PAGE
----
Hands-On Exercise, Step 1: Preparing the Weather Data

Downloading the data

In our example, we will use Berkeley Earth (BEST) data. BEST data is available as national timeseries (area-weighted, so not usually useful even for studying national-level data) and as a 1-degree grid.

  1. Go to the BEST archive, http://berkeleyearth.org/archive/data/

  2. Scroll down to the Gridded Data (ignore the Time Series Data which is listed first).

  3. Under Gridded Data, find “Daily Land (Experimental; 1880 – Recent)”.

  4. Download the Average Temperature (TAVG) data in 1-degree gridded form for 1980 - 1989.

  5. Place this file (Complete_TAVG_Daily_LatLong1_1980.nc) in the data/climate_data folder.

As a first pre-processing step, we will clip this file to the United States.

Loading the data

First, let’s load all of the data into memory. This code assumes that it (the code) is stored in a file (call it preprocess_best.m or preprocess_best.py) in a directory code/, a sister to the data/ directory.

import numpy as np
import xarray as xr
import datetime as dt

ds = xr.open_dataset('../data/climate_data/Complete_TAVG_Daily_LatLong1_1980.nc')

# Create time variable, which wasn't auto-generated from the netcdf 
# due to BEST's ambiguous timing
ds['time'] = (
data_dir = '../data/climate_data/';
filename = 'Complete_TAVG_Daily_LatLong1_1980.nc';
clim_tmp = ncread([data_dir,filename],'climatology');
anom_tmp = ncread([data_dir,filename],'temperature');
doy_tmp = ncread([data_dir,filename],'day_of_year');

% Also loading the "months" variable - most datasets don't have it, but
% it will make more sophisticated projecting methods easier. This is
% particularly useful because of the gregorian calendar (which includes
% leap days, and therefore would otherwise add an extra step to
% determining which month each datastep is)
months = ncread([data_dir,filename],'month');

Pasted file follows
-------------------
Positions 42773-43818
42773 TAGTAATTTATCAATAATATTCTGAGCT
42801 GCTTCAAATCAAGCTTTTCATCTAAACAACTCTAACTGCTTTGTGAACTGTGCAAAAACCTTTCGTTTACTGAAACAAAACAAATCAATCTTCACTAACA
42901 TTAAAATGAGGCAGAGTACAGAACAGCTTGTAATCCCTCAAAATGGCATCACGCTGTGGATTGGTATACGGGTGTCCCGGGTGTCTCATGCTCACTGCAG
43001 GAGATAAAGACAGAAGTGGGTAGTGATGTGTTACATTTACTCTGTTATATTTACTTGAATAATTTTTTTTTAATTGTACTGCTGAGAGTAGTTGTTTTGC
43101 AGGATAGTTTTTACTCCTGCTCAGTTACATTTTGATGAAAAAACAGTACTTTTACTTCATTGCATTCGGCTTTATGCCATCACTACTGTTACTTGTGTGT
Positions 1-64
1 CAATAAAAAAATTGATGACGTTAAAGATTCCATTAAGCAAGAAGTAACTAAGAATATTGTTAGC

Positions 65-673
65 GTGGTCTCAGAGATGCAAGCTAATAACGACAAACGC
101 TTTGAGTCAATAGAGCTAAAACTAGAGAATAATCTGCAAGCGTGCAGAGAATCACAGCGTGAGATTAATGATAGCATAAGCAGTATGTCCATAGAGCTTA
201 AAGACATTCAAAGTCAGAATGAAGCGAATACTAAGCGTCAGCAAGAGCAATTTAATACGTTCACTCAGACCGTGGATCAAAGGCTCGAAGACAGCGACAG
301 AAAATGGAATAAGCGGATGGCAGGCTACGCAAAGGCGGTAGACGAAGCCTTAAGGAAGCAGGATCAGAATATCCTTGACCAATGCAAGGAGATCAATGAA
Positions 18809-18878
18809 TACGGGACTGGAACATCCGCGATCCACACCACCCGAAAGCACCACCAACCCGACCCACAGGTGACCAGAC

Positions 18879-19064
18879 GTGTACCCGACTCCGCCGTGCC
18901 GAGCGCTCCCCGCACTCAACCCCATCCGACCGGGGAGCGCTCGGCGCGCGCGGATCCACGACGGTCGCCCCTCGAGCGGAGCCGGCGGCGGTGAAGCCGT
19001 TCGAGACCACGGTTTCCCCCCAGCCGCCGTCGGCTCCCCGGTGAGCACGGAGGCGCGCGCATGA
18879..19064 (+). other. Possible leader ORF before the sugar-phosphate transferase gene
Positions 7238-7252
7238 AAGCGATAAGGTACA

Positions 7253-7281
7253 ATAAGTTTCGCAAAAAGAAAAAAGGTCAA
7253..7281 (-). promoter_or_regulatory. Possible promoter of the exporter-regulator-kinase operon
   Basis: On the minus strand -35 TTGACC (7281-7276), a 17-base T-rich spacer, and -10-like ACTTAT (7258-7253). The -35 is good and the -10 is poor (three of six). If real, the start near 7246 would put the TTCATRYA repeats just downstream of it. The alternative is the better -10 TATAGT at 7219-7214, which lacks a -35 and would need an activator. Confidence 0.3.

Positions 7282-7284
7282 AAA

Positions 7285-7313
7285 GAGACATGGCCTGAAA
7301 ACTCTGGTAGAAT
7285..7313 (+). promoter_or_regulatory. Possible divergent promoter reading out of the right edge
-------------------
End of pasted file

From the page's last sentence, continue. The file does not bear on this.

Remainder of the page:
Constructing temperature levels

The variable temperature in BEST is actually the temperature anomaly; the actual temperature is formed by adding it to the climatology variable. Unfortunately, the climatology variable only accounts for days 1:365 of the year, and ignores leap days (which the temperature variable does not). This section doubles the climatology for Feb 28th to also work on Feb 29th, and creates a tas variable that’s the climatology + temperature.

import calendar

# Expand climatology to span all days
clim_tmp = xr.DataArray(dims=('time','latitude','longitude'),

# Sub in variables one year at a time
for yr in np.unique(ds.time.dt.year):
    if calendar.isleap(yr):
        clim_tmp.loc[{'time':(clim_tmp.time.dt.year==yr)&(clim_tmp.time.dt.dayofyear<=59)}] = ds.climatology.values[0:59]
        clim_tmp.loc[{'time':(clim_tmp.time.dt.year==yr)&(clim_tmp.time.dt.dayofyear==60)}] = ds.climatology.values[59]
        clim_tmp.loc[{'time':(clim_tmp.time.dt.year==yr)&(clim_tmp.time.dt.dayofyear>60)}] = ds.climatology.values[59:365]
        clim_tmp.loc[{'time':(clim_tmp.time.dt.year==yr)}] = ds.climatology.values

ds['climatology'] = clim_tmp

ds['tas'] = ds['temperature'] + ds['climatology']
ds = ds.drop(['temperature','climatology'])
% BEST data is given in terms of anomalies from the underlying
% climatology. So, the climatology has to be loaded first.
tas = anom_tmp + clim_tmp(:,:,doy_tmp); 

clear clim_tmp, anom_tmp, doy_tmp

Subset it geographically

We can drop a lot of the global data. This can also happen earlier in the process.

Using the extreme points of the continental United States (see e.g., here) + 1 degree of wiggle room.

geo_lims = {'lat':[23,51],'lon':[-126,-65]}

ds = ds.sel(latitude=slice(*geo_lims['lat']),longitude=slice(*geo_lims['lon'])).load()
lat = ncread([data_dir,filename],'latitude');
lon = ncread([data_dir,filename],'longitude');

%% Subset to continental United States
lon_idxs = ((lon>=geo_lims(1)) & (lon<=geo_lims(2)));
lat_idxs = ((lat>=geo_lims(3)) & (lat<=geo_lims(4)));

tas = tas(lon_idxs,lat_idxs,:);
lon = lon(lon_idxs);
lat = lat(lat_idxs);

Save the result

We will write out the clipped, concatenated data to a single file for future processing. We make some changes in the process to conform to the standards used in CMIP5 datasets.

output_fn = '../data/climate_data/tas_day_BEST_historical_station_19800101-19891231.nc'


# Rename to lat/lon to fit CMIP5 defaults
ds = ds.rename({'latitude':'lat','longitude':'lon'})

% Set output filename
fn_out = '../data/climate_data/tas_day_BEST_historical_station_19800101-19891231.nc';

% Write temperature data to netcdf 
% These attributes aren't strictly necessary, but very helpful to have in
% the file
ncwriteatt(fn_out,'tas','long_name','near-surface air temperature');

% Write lat/lon data to netcdf file

% Write time dimension to netcdf file
time_idxs = 0:(size(tas,3)-1);

ncwriteatt(fn_out,'time','units','days since 1980-01-01')

ncwriteatt(fn_out,'month','units','month number')

% Write global attributes (again, not strictly necessary, but very useful);
% using the '/' name for global
ncwriteatt(fn_out,'/','variable_long','near-surface air temperature')
ncwriteatt(fn_out,'/','source','Berkeley Earth Surface Temperature Project')